Kentucky lawmakers have one more legislative day in their calendar this year, but they likely won’t spend it overriding vetoed bills. Governor Steve Beshear spent most of yesterday signing bills into law. And outside of the almost mandatory line item vetoes every governor has in budget bills, Beshear says he doesn’t expect to use his veto pen. That means dozens of bills passed this session will go onto the books. This includes bills allowing new districts of innovation for local school districts, the elimination of confederate pensions and new restrictions on pseudoephedrine purchases.
Metropolis, Illinois officials are drafting a resolution to oppose the construction of a McCracken county rail-to-barge coal terminal. The proposed facility will be across the river from Metropolis' developed riverfront. Madisonville-based Southern Coal Handling purchased around 230 acres in western McCracken County in August to construct the facility. Metropolis Mayor Billy McDaniel says while the city is pro-coal and pro-industry, the proposed location directly across the river would be detrimental to the city’s economy.
The Paducah City Commission has approved a three year contract with American Federation of State, County, and Municipal Employees local 1586. The union represents employees in the city’s engineering, public works and parks departments. If ratified by vote in by City Commissioners, the new contract would take effect July first. Both city and union officials site a cooperative spirit in coming to an agreement quickly.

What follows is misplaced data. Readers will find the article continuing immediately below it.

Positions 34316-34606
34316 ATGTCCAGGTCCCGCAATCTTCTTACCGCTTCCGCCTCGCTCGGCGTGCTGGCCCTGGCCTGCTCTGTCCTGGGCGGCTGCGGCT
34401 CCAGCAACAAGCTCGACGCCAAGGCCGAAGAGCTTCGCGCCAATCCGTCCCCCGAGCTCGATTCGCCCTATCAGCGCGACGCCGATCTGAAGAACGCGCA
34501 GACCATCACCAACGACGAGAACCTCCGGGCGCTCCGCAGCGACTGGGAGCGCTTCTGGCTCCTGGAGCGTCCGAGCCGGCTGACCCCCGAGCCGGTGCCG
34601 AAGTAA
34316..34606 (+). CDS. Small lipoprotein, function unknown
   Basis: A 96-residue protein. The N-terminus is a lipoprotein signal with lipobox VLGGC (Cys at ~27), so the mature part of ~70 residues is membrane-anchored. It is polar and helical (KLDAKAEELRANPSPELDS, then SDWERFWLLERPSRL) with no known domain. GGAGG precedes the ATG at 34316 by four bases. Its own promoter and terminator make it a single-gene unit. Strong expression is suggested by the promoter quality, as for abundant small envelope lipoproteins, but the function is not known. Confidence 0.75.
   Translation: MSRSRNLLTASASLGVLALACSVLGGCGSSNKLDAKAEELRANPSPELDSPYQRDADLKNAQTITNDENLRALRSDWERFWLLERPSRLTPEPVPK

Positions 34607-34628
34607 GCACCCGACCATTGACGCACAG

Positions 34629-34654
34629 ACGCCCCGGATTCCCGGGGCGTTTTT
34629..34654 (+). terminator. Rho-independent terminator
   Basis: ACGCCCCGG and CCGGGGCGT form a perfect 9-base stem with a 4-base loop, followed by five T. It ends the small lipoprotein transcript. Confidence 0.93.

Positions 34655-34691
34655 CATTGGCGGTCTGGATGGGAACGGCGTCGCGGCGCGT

Paducah City Commissioners discussed a prospective ordinance last night requiring training for anyone who serves alcoholic drinks at restaurants and bars in the city. The training focuses on spotting fake ID’s and recognizing heavily intoxicated patrons. Should the ordinance pass, existing wait staff would have 90 days to complete the training and new servers would have to complete the course within 60 days of their hiring date. Commissioners will vote on the ordinance in their next session.